An Epic Story of Cosmic, Earth and Human Transformation. The tag line for this story is a simple one… “One day on a Greek Island, and your view of the universe will change forever.”
I have often thought this to be true. It might just be… Every so often a filmed series is created that brings an incredible amount of knowledge and insight; enough, some might say, to change the world… or at least your perspective on it. When the series JOURNEY OF THE UNIVERSE was being conceived, the creators sought just that… to develop an audio/video and written body of work that would change perspective and possibly change our collective thinking about the universe and the role we now play, as humans, in its destiny. Their efforts resulted in three major works: a book, an award-winning film and an expansive series of filmed interviews, conversations per se, with great minds. JOURNEY OF THE UNIVERSE was co-written by Swimme and Tucker. The Conversations series is available both physically (5 discs on DVD) as well as digitally (to stream or download). No Big Bang? Quantum equation predicts universe has no beginning. (Phys.org) —The universe may have existed forever, according to a new model that applies quantum correction terms to complement Einstein's theory of general relativity.
The model may also account for dark matter and dark energy, resolving multiple problems at once. The widely accepted age of the universe, as estimated by general relativity, is 13.8 billion years. In the beginning, everything in existence is thought to have occupied a single infinitely dense point, or singularity. Only after this point began to expand in a "Big Bang" did the universe officially begin. Although the Big Bang singularity arises directly and unavoidably from the mathematics of general relativity, some scientists see it as problematic because the math can explain only what happened immediately after—not at or before—the singularity.
Old ideas revisited. Shh! DEAP is hunting dark matter. Two kilometers below ground in Canada, scientists deployed a specially designed sanding robot into the DEAP-3600 dark matter detector.
After entering through a long, airtight neck into the interior cavity, which is about 2 meters wide, the robot extended two arms and shaved half of a millimeter off the entire interior surface. The robot’s purpose was to remove any radon the sphere might have absorbed during 18 months of underground assembly at SNOLAB near Sudbury, Ontario. Radon, an element that comes from the radioactive decay of uranium in soil, rock and water, would contribute to background noise—particle interactions that can obscure the phenomenon researchers are hunting for.
The resurfacer was just one piece of DEAP experimenters’ aggressive agenda to eliminate interference in what will be the world’s most sensitive dark matter detector for high-mass, weakly interacting dark matter particles when it begins taking data in March 2015. Discriminating pulses Reducing radiation. New simulation creates a universe with galaxies just like the real deal. Astronomers have created a simulation of the universe that includes more realistic galaxies similar in mass, size and age to real observed galaxies, enabling better research into how the cosmos evolved into its current state over the past 14 billion years.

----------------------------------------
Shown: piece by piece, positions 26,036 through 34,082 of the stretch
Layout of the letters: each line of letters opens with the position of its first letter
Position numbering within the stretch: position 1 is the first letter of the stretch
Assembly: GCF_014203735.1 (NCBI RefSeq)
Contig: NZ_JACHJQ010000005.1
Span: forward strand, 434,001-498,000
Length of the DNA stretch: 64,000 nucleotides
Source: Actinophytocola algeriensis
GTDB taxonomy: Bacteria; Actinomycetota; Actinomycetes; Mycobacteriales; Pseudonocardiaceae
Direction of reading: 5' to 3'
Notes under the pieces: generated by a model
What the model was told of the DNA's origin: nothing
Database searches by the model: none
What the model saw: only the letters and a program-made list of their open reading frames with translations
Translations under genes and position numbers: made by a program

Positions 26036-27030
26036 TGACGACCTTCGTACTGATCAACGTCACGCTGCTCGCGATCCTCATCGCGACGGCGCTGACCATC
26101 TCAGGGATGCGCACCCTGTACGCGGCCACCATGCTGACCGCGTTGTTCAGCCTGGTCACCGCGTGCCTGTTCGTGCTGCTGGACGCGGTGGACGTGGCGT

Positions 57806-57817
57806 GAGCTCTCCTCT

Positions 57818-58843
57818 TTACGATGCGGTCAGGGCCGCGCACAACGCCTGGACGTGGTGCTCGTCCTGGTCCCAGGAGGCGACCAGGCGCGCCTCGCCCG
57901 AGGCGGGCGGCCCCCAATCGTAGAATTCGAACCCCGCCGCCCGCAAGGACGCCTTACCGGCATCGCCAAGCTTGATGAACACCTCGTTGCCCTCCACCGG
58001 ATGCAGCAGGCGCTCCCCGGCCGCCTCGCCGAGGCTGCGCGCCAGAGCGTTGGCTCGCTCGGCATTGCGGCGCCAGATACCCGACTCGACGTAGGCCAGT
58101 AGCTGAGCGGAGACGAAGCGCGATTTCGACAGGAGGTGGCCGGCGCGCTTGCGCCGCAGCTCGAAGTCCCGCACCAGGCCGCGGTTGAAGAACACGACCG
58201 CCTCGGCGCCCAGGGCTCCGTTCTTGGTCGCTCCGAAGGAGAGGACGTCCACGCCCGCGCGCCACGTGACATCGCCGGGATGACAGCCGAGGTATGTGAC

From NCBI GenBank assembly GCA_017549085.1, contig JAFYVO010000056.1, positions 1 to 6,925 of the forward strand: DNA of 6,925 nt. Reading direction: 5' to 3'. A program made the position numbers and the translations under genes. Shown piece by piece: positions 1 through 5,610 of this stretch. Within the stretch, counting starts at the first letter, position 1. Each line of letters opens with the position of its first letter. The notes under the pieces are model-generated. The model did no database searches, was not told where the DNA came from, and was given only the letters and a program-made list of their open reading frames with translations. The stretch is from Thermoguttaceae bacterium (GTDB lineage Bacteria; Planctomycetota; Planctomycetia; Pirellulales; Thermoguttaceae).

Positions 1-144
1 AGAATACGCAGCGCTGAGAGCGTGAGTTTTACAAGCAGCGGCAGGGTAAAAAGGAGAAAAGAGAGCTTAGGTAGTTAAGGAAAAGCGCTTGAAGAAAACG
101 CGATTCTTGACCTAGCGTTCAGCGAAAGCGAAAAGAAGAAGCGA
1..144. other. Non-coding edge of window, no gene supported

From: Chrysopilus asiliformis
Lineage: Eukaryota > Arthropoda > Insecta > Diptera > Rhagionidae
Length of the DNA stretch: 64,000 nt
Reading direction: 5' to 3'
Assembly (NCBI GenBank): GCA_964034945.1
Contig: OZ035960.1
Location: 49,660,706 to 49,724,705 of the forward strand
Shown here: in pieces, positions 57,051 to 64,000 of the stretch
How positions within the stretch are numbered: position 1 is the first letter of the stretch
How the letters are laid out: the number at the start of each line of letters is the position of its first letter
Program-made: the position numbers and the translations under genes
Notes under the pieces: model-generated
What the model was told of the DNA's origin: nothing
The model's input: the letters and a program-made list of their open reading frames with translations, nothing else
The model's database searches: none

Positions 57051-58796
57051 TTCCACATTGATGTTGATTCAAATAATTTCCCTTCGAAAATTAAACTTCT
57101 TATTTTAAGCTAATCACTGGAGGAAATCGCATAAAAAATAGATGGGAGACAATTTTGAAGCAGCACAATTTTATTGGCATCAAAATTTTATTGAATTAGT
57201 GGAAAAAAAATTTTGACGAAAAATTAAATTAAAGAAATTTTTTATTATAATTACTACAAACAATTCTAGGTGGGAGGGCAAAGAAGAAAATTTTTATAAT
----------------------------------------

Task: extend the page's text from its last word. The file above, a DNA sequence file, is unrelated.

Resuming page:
The international team of astronomers led by professor Joop Schaye of Leiden University used supercomputers at Durham University (UK) and in Paris (the GENCI "Curie" system) to form the simulation known as EAGLE (Evolution and Assembly of GaLaxies and their Environments). The EAGLE team says that it was able to create a more accurate reflection of real galaxies by incorporating strong galactic winds into the simulation. These winds comes from stars, supernova explosions and supermassive black holes and blow away the gas supply used in the formation of stars, creating galaxies that are lighter and younger. The Stories That Galaxies Tell - Issue 10: Mergers & Acquisitions. The biggest merger to ever hit these parts is coming—a union that promises to be more tumultuous than that of Richard Burton and Elizabeth Taylor, offer more star power than Brangelina, and deliver more jet propulsion than the new American Airlines–US Airways conglomerate.
We’re talking about the coming together of the Milky Way galaxy and its nearest large neighbor, Andromeda, in a collision that scientists now deem inevitable. This celestial amalgamation will begin in about 4 billion years and finish within another 2 billion, producing a new, larger elliptical galaxy in place of the two spirals that originally conjoined. Mergers are routine rites of passage for galaxies. Bye-Bye Darwin: The Hidden Rhythm Of Evolution. [disinfo ed.'
God May Not Be the Theoretical Higgs Boson: SHE May Be the Already-Discovered Weak Force. Dickey Eason We all have our ideas about how the world and universe work.
Some of us see the hand of “God” in everything. Others are atheists or agnostics—still others are guided by spirituality. But no matter where we are on the “believe” spectrum, most of us see a rather benign universe. By that I mean that we do not see specific forces struggling with one another in the cosmos once we get away from earth, which is interesting to me. We view it much as we do a documentary—no plots, no dynamics—just an intriguing show.